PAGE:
Red Hat has been out shopping.
The enterprise focused open source platform company has bought CoreOS, a specialist technology player known for its Kubernetes and container-native solutions.
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Kubernetes is an open-source system for automating deployment, scaling and management of containerized applications — it works by grouping containers (that go to make up an application) into logical units so that they can be a) discovered and b) subsequently managed.
Why did Red Hat buy Core OS?
Because it wants to champion the “any application deployed in any environment” line much loved among many key tech firms including Microsoft, Oracle and others… and, logically, more containerisation should open the door to more “any” deployment scenarios.
But Red Hat already has a “broad” (its words, not ours) Kubernetes and container-based portfolio, including Red Hat OpenShift (an open source container application platform based on top of Docker containers and the Kubernetes container cluster manager), so why does it need CoreOS specifically?
Put simply, Red Hat seeks to acquire CoreOS because CoreOS has a whole heap of hard core container management DNA it it and Red Hat might just want to cross-pollinate (some would say absorb and fold into) some of its own container stack with the capabilities in CoreOS.
CoreOS container DNA
What has CoreOS produced that has gotten Red Hat salivating?
Let’s start with CoreOS Tectonic – this is an open source Kubernetes platform for automated operations that enables portability across private and public cloud providers.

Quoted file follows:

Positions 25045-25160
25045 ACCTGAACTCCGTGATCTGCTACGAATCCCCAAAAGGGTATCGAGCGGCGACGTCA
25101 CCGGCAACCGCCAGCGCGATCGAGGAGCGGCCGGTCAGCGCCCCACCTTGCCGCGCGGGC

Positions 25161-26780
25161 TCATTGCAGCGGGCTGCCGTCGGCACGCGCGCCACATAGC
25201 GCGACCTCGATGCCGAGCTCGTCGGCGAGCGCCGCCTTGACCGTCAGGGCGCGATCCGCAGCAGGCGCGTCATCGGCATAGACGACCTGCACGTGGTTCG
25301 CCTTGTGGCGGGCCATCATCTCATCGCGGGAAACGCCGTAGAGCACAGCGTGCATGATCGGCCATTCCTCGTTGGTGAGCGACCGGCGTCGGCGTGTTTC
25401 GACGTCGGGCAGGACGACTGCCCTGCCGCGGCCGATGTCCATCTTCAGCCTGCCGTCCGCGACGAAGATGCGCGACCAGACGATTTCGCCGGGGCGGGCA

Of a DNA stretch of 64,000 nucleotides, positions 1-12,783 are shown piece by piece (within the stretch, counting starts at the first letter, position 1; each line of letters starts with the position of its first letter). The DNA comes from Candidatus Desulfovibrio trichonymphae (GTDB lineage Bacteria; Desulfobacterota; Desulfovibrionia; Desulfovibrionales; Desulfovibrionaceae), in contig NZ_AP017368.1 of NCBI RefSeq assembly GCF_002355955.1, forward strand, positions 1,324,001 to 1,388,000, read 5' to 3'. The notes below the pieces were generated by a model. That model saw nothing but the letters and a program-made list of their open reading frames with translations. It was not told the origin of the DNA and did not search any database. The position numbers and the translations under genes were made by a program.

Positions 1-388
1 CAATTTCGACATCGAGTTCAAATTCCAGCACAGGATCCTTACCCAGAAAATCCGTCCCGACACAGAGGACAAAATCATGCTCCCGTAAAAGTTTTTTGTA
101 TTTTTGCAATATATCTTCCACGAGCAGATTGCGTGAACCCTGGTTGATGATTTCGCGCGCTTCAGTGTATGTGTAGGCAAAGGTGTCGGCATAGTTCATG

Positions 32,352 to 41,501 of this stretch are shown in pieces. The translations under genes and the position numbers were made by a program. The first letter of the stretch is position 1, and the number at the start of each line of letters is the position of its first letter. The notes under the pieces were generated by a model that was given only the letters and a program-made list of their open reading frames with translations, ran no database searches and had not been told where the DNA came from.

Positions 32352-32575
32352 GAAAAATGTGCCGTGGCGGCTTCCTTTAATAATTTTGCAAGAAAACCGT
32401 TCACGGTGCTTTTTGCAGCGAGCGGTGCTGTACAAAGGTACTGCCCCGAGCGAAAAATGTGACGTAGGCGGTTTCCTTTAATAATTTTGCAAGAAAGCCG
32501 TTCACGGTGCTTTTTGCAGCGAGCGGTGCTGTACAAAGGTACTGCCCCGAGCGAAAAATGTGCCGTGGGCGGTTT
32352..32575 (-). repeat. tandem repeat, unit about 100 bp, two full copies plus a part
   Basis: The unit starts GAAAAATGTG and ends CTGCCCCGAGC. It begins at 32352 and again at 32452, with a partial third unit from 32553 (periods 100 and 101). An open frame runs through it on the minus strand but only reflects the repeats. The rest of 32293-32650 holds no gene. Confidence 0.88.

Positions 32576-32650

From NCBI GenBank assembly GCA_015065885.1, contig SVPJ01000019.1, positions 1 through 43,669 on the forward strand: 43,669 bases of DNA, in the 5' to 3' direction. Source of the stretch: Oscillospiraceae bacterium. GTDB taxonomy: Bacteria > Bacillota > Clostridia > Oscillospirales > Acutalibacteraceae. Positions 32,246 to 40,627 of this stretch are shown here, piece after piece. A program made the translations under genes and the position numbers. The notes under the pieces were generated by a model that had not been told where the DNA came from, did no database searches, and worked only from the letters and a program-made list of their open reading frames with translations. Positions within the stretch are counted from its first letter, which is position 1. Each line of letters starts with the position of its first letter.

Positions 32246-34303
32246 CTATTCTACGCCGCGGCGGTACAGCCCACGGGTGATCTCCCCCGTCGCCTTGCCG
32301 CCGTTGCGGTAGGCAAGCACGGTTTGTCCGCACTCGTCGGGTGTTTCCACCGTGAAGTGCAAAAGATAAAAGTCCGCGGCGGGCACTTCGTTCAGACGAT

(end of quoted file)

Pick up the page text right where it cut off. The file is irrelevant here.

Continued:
Also in the DNA stream, it offers CoreOS Quay, a container registry.
CoreOS is also a leading contributor to both Kubernetes itself and Container Linux, a lightweight Linux distribution created and maintained by CoreOS that automates software updates and is streamlined for running containers.
Not bored yet? CoreOS is also known for etcd, a distributed data store for Kubernetes; and rkt, an application container engine, donated to the Cloud Native Computing Foundation (CNCF), that helped drive the current Open Container Initiative (OCI) standard.
Alex Polvi, CEO (for now) of CoreOS has said that Red Hat and CoreOS’s relationship began many years ago as open source collaborators developing some of the key innovations in containers and distributed systems, helping to make automated operations a reality.
Want to be an upstream (i.e. close to distributed source code maintainer/owner) hybrid cloud player with extreme container automation controls across distributed data stores with the power of registry control that feeds container-specific application engines? Well, Red Hat does.